1
$\begingroup$

Take $n$ random variables $X_1,\ldots, X_n$ and suppose that $$ X_i\perp X_1,\ldots, X_{i-1}, X_{i+1},\ldots, X_n \quad \forall i \in \{1,\ldots,n\} \tag{$\star$} $$ Does this imply that $X_1,\ldots, X_n$ are mutually independent?

I believe yes but I want to double check with you. Here's my proof where $f_{\cdot}$ denotes probability distribution or pdf.

  • By $(\star)$ $X_1\perp (X_2,\ldots, X_n)$. Hence, $f_{X_1,\ldots, X_n} =f_{X_1}\times f_{X_2,\ldots, X_n}$

  • By $(\star)$ $X_2\perp (X_1,X_3,\ldots, X_n)$ which implies $X_2\perp (X_3,\ldots, X_n)$ Hence, $f_{X_1,\ldots, X_n}=f_{X_1}\times f_{X_2}\times f_{X_3,\ldots, X_n}$

  • By $(\star)$ $X_3\perp (X_1,X_2,X_4,\ldots, X_n)$ which implies $X_3\perp (X_4,\ldots, X_n)$ Hence, $f_{X_1,\ldots, X_n}=f_{X_1}\times f_{X_2}\times f_{X_3}\times f_{X_4,\ldots, X_n}$

  • ... $f_{X_1,\ldots, X_n}=\prod_{i=1}^n f_{X_i}$ which means mutual independence.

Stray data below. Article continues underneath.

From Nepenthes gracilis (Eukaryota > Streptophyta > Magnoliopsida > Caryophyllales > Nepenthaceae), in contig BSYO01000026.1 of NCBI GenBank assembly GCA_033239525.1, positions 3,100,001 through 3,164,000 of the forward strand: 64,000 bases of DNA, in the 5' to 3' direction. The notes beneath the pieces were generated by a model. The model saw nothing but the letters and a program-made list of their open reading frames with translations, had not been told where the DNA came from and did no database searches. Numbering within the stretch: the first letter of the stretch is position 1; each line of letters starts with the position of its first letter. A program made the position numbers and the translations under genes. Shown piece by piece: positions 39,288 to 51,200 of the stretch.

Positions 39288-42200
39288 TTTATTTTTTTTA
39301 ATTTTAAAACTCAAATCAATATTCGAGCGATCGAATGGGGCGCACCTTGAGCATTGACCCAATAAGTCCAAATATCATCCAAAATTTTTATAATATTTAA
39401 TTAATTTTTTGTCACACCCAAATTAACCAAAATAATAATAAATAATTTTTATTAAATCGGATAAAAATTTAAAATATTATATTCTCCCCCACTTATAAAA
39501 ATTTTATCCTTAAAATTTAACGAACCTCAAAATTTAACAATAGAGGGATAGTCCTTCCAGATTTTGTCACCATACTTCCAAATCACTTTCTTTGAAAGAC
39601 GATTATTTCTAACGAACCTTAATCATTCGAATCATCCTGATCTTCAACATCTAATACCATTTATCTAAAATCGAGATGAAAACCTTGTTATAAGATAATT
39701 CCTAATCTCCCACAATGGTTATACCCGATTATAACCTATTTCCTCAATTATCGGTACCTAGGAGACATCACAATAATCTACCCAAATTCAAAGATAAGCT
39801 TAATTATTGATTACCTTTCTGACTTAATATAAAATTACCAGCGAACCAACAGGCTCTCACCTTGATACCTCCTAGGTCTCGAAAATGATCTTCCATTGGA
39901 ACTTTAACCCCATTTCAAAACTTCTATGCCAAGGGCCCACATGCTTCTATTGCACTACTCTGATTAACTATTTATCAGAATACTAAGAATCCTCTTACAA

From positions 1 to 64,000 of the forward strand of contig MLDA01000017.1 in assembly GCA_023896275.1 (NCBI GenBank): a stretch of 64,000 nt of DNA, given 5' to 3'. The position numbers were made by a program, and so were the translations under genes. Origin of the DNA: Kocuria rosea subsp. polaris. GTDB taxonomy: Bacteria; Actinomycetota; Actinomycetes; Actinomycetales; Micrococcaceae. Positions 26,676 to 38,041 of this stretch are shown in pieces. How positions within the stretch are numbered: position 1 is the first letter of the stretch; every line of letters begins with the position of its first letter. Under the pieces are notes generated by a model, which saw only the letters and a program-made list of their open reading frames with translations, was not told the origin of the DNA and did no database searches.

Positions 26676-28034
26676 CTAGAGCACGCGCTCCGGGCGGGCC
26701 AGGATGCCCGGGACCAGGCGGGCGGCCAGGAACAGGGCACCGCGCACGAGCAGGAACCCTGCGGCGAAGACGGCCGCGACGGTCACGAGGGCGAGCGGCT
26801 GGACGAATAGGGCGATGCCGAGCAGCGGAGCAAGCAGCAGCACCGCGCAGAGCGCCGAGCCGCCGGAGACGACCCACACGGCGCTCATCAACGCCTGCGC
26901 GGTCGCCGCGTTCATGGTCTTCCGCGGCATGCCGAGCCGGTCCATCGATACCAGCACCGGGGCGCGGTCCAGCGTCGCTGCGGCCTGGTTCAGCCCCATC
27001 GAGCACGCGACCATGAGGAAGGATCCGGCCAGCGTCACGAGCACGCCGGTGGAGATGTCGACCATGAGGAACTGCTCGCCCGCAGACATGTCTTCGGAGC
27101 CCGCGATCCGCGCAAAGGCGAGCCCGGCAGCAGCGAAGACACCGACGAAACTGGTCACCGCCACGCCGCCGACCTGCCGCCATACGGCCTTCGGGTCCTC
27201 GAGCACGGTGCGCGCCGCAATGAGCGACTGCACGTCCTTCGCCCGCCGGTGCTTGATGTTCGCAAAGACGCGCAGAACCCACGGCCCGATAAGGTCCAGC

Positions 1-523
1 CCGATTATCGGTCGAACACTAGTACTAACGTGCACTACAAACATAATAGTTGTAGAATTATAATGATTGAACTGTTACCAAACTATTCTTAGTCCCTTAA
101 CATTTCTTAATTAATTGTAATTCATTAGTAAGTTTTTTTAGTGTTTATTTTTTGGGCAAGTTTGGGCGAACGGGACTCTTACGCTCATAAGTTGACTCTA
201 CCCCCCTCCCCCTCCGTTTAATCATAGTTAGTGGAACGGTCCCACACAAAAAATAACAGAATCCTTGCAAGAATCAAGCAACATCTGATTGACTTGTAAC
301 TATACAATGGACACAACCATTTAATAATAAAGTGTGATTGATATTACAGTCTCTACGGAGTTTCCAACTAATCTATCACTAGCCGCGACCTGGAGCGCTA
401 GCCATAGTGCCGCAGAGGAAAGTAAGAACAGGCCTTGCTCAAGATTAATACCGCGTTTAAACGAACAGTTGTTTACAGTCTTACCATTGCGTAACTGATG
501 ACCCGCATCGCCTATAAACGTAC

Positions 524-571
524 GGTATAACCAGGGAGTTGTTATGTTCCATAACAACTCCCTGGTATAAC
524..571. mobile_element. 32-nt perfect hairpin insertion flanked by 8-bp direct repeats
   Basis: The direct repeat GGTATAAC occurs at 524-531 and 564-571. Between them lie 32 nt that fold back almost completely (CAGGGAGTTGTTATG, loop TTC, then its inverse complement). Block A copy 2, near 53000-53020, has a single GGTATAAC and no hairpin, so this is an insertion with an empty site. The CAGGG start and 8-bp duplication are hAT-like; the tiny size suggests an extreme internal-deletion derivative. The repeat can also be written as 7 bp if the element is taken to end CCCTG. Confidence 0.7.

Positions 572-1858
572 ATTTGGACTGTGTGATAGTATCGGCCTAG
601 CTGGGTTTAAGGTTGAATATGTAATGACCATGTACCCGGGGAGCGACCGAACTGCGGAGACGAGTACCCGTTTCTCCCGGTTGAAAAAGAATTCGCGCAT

$\endgroup$
  • $\begingroup$ Note that $$\prod_{i=1}^n f_{X_i}$$ looks different from $$ \Pi_{i=1}^n f_{X_i}$$ and $\prod_{i=1}^n f_{X_i}$ looks different from $ \Pi_{i=1}^n f_{X_i}.$ I edited accordingly. $\endgroup$ – Michael Hardy Feb 7 '18 at 18:31
  • $\begingroup$ What's the mathematical difference? $\endgroup$ – STF Feb 7 '18 at 18:39
  • $\begingroup$ It's a difference in typesetting. Somewhat akin to correct spelling. $\endgroup$ – Michael Hardy Feb 7 '18 at 19:48

Your Answer

By clicking “Post Your Answer”, you agree to our terms of service, privacy policy and cookie policy

Browse other questions tagged or ask your own question.